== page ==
It was brought home to me in the February a few weeks after you vanished how deep, instinctive, and unshakable is my faith that you live and remember and in your own time will let us know how you fare. Up to that evening, cold reason had made me partly doubt myself. Others to whom I should have looked for equal or greater faith had said that you were surely dead. When I told them steadily that you were surely not, did I quite believe my own words, or was I silencing with protest a conviction in my own mind that these others must be right — a certitude more dreadful than I could muster the courage to face quite yet? On such a subject a man does not infallibly know himself — at least, pending a revelation which was precisely what came to me on the occasion I speak of.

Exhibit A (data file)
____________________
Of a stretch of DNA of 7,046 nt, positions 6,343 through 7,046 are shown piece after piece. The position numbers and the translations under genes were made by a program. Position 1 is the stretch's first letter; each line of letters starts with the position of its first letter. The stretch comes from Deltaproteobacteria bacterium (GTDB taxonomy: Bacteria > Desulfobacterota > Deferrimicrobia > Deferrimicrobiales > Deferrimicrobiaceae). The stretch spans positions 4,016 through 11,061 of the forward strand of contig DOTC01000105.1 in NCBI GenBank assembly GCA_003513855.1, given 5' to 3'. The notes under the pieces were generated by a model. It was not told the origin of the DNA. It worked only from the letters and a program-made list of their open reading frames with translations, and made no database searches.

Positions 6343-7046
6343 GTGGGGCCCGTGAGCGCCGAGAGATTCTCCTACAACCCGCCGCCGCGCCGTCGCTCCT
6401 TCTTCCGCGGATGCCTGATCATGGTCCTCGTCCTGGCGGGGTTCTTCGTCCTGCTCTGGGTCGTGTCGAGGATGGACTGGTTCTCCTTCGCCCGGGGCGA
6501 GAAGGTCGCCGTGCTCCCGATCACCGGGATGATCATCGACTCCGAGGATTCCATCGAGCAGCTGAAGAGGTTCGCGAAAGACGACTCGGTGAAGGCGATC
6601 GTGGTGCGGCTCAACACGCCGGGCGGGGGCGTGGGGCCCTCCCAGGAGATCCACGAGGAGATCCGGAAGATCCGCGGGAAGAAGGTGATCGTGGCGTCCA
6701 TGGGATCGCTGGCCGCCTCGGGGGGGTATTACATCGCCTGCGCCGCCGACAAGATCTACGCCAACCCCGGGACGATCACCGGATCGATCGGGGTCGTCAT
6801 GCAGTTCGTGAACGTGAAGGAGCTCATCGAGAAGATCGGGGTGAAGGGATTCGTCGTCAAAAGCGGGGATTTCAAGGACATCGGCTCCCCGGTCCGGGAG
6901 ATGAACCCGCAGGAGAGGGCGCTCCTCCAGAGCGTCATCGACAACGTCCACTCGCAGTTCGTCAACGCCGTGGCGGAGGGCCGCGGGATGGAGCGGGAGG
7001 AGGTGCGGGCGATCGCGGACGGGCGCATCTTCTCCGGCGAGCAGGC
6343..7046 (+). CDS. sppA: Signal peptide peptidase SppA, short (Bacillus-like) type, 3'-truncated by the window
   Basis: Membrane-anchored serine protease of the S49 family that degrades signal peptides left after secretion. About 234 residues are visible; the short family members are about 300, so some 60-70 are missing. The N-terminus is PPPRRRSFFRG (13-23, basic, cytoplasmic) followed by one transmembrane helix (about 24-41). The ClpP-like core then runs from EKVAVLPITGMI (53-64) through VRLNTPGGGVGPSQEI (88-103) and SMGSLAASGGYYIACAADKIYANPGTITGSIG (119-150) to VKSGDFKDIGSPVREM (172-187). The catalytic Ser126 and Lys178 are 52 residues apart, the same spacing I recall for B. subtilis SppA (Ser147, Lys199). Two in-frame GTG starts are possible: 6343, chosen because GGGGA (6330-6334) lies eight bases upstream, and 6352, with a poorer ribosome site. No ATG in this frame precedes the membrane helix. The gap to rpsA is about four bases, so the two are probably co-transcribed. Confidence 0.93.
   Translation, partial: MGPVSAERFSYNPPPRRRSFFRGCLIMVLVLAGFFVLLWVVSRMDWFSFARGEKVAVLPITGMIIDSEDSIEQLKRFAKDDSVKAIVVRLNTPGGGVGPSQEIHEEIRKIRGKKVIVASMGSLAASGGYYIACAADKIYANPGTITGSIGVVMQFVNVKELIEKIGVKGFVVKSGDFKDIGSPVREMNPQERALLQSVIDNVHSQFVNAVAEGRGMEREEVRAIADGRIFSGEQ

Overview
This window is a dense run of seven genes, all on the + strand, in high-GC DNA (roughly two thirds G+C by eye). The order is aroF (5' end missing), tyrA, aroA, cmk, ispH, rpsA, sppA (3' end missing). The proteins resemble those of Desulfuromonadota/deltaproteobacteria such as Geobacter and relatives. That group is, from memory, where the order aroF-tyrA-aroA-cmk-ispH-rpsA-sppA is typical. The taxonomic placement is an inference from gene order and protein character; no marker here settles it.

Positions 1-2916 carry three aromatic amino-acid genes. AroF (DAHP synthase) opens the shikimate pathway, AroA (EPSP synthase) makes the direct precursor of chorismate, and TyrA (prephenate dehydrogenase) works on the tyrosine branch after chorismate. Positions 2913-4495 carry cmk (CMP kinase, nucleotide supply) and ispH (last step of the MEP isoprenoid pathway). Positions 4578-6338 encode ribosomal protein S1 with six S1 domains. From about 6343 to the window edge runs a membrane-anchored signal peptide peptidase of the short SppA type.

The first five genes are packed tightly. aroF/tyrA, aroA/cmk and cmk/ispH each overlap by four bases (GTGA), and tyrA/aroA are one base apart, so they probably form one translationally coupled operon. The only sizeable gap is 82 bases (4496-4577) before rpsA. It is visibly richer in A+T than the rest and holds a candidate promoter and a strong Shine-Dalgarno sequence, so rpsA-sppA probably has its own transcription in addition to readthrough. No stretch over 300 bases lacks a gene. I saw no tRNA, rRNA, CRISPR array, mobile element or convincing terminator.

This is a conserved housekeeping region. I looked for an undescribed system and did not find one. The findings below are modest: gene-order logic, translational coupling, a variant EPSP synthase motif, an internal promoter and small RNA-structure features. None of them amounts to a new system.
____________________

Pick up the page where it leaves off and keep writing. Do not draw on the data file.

It was after dusk, and I was shifting some tons of dooryard snow with the big scoop on runners, working in a warm, contented glow at a temperature near to zero. Suddenly I was aware of a car leaving the main road and trying our hill — the first steep pitch above the mailbox. I paused and listened long enough to think: “Doesn’t know the hill. Not much of a snow driver, anyway.” After the third try I should have sauntered down to administer free advice, with perhaps a bucket of ash. But the third try brought the driver triumphantly over the hump, into the dip, and on up the second rise. An unexpected voice said: ‘Why, here she is. She has come. Of course!” Without the slightest impulse to hurry, and finding it all the most natural and satisfying thing in the world, I dumped the scoop once more, filled and abandoned it, and walked toward the car. I called, “Hullo! Hullo, there!” with the inflection of warm intimacy we save for those whose coming at any specific moment is a slight surprise because we are expecting them always. The next instant I was to have had you in my arms. But the head that leaned from the driver’s window turned out to be that of a somewhat disconcerted young woman who had been sent thirty miles out of her way to convey an ailing typewriter to the repair shop.